Ivy has the property of climbing up trees and growing on them. That looks nice, but is it also good for the trees or does the ivy have to be removed?Ivy doesn't harm trees
Ivy originally grew in forests and sought a way up from the forest floor. Of course, this led over the tree trunks. But ivy also thrives in the home garden without losing sight of the old growth direction. As a gardener, you are right to ask yourself whether you should leave the tendrils on the trees or rather remove them.
Does the vegetation damage?
The question often arises as to whether ivy that seeks its way along trees is harmful or not. The trees could suffocate on the tendril or the shoots could break off. The roots of the plant could also damage the tree.
Some of these fears are unfounded. A healthy, strong and mature tree will not be damaged by the ivy. It is different with young trees. These often have a very thin bark that could be damaged by the adhesive roots. The branches can also bend down and break off. However, this only applies to very young trees. Weeping willows are also problematic, their branches projecting downwards anyway and are very thin. The ivy can become too heavy and damage the branches.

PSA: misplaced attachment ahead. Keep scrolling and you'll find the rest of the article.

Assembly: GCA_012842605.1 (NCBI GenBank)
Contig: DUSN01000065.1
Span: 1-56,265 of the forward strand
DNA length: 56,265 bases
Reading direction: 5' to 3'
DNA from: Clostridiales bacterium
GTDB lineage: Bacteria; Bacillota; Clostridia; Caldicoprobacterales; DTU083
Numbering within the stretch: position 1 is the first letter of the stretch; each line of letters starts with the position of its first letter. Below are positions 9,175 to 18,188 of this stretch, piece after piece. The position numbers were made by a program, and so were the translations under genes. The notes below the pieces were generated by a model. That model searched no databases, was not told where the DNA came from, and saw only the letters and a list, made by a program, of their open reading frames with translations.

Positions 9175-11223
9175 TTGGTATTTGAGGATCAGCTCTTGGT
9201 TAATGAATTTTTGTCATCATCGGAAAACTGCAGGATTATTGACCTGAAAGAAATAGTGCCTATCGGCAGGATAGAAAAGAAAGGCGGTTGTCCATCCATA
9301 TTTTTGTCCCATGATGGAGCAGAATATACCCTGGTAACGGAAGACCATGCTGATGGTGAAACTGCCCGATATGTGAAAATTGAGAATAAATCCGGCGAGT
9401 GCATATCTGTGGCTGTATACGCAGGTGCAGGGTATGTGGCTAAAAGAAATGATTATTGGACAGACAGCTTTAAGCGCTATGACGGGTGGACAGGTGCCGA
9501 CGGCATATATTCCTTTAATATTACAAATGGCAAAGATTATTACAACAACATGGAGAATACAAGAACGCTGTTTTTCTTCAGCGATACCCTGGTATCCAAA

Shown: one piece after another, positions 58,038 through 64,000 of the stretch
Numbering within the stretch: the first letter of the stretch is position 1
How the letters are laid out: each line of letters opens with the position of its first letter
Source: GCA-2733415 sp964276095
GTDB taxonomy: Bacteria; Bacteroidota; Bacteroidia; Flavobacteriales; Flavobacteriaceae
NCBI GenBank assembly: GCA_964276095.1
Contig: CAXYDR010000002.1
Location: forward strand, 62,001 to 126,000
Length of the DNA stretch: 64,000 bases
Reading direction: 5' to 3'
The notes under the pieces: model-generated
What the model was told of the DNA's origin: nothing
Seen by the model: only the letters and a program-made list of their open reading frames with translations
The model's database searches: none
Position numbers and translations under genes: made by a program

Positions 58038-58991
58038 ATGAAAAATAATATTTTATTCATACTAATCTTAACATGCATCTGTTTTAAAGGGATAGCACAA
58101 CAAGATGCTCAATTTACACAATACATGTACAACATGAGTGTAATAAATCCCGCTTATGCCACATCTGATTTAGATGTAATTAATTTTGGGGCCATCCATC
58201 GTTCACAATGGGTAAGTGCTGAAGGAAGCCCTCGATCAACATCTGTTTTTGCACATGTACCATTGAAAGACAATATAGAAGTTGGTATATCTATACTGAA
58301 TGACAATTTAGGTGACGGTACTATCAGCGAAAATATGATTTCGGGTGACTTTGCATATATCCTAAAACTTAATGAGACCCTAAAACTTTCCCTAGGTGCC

How does the ivy stick to the tree?
Unlike mistletoe, for example, ivy only touches the bark on the outside and does not penetrate the bark with the adhesive roots. The climbing plant therefore does not harm the tree, nor does it absorb any nutrients from the trunk.
Despite vigorous growth, the tree also gets enough sunlight. Ivy prefers to stay in the shade, so densely leafy trees are ideal climbing aids for the plant. Since the ivy rarely overgrows the entire treetop, the tree also receives sufficient sunlight here.
Conclusion: ivy does not have to be removed
To protect the tree, you don't have to remove the ivy. Exceptions are:
- Young trees with a low stature
- weakened trees with damaged bark
- fruit trees
Damage to the bark does not cause the roots to penetrate the tree, but an ideal climate for fungi that can damage the tree forms under the ivy. Fruit trees are also only suitable for greening to a limited extent, because insects often settle in ivy, which can have a negative effect on fruit harvesting. You can find out how to remove the ivy here.